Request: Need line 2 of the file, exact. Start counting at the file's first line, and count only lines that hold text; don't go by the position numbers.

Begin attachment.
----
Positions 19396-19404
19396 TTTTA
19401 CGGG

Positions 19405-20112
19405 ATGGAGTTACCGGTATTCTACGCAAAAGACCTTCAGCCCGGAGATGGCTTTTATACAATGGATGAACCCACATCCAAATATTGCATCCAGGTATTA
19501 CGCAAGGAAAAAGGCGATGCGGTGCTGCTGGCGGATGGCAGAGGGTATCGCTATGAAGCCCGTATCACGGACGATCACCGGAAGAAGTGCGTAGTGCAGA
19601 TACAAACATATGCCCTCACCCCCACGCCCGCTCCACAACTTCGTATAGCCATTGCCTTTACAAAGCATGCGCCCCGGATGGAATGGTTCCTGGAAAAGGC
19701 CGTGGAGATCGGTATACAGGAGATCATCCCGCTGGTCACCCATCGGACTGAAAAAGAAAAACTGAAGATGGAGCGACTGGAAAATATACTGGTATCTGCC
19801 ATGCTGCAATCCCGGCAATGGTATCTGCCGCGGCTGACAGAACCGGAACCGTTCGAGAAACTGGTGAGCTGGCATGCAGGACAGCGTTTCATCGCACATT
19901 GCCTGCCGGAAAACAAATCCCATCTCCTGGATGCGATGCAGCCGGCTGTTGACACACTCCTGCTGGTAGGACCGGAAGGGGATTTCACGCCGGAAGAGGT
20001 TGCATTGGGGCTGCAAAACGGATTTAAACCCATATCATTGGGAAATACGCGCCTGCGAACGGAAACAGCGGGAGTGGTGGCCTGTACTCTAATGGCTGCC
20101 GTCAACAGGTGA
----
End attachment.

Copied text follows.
19396 TTTTA